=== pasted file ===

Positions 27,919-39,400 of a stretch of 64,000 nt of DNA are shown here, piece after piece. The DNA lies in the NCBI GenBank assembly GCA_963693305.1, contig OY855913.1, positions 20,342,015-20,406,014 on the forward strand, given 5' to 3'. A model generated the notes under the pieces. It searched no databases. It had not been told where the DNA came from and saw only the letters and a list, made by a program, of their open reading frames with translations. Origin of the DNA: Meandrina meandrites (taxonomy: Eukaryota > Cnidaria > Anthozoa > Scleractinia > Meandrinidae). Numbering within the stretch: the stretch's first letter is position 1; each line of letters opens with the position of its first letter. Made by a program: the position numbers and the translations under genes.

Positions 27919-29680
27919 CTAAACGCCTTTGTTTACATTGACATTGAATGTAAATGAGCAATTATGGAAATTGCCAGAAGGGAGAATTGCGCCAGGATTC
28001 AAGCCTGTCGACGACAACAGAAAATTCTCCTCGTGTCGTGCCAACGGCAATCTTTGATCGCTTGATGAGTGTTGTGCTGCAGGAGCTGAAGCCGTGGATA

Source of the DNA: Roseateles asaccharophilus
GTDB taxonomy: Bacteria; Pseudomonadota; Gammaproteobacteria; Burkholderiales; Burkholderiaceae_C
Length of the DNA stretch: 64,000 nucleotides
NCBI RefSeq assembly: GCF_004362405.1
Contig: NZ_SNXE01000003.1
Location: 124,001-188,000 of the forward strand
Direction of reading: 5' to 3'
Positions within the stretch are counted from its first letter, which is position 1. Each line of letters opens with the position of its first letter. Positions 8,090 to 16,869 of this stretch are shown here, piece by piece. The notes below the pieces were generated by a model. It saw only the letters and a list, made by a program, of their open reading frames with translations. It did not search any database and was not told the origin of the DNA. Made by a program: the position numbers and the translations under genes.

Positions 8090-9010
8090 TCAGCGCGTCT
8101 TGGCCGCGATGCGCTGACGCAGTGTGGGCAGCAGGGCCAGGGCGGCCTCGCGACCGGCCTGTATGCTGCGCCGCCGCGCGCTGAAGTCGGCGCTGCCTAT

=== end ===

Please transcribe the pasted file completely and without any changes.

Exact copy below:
Positions 27,919-39,400 of a stretch of 64,000 nt of DNA are shown here, piece after piece. The DNA lies in the NCBI GenBank assembly GCA_963693305.1, contig OY855913.1, positions 20,342,015-20,406,014 on the forward strand, given 5' to 3'. A model generated the notes under the pieces. It searched no databases. It had not been told where the DNA came from and saw only the letters and a list, made by a program, of their open reading frames with translations. Origin of the DNA: Meandrina meandrites (taxonomy: Eukaryota > Cnidaria > Anthozoa > Scleractinia > Meandrinidae). Numbering within the stretch: the stretch's first letter is position 1; each line of letters opens with the position of its first letter. Made by a program: the position numbers and the translations under genes.

Positions 27919-29680
27919 CTAAACGCCTTTGTTTACATTGACATTGAATGTAAATGAGCAATTATGGAAATTGCCAGAAGGGAGAATTGCGCCAGGATTC
28001 AAGCCTGTCGACGACAACAGAAAATTCTCCTCGTGTCGTGCCAACGGCAATCTTTGATCGCTTGATGAGTGTTGTGCTGCAGGAGCTGAAGCCGTGGATA

Source of the DNA: Roseateles asaccharophilus
GTDB taxonomy: Bacteria; Pseudomonadota; Gammaproteobacteria; Burkholderiales; Burkholderiaceae_C
Length of the DNA stretch: 64,000 nucleotides
NCBI RefSeq assembly: GCF_004362405.1
Contig: NZ_SNXE01000003.1
Location: 124,001-188,000 of the forward strand
Direction of reading: 5' to 3'
Positions within the stretch are counted from its first letter, which is position 1. Each line of letters opens with the position of its first letter. Positions 8,090 to 16,869 of this stretch are shown here, piece by piece. The notes below the pieces were generated by a model. It saw only the letters and a list, made by a program, of their open reading frames with translations. It did not search any database and was not told the origin of the DNA. Made by a program: the position numbers and the translations under genes.

Positions 8090-9010
8090 TCAGCGCGTCT
8101 TGGCCGCGATGCGCTGACGCAGTGTGGGCAGCAGGGCCAGGGCGGCCTCGCGACCGGCCTGTATGCTGCGCCGCCGCGCGCTGAAGTCGGCGCTGCCTAT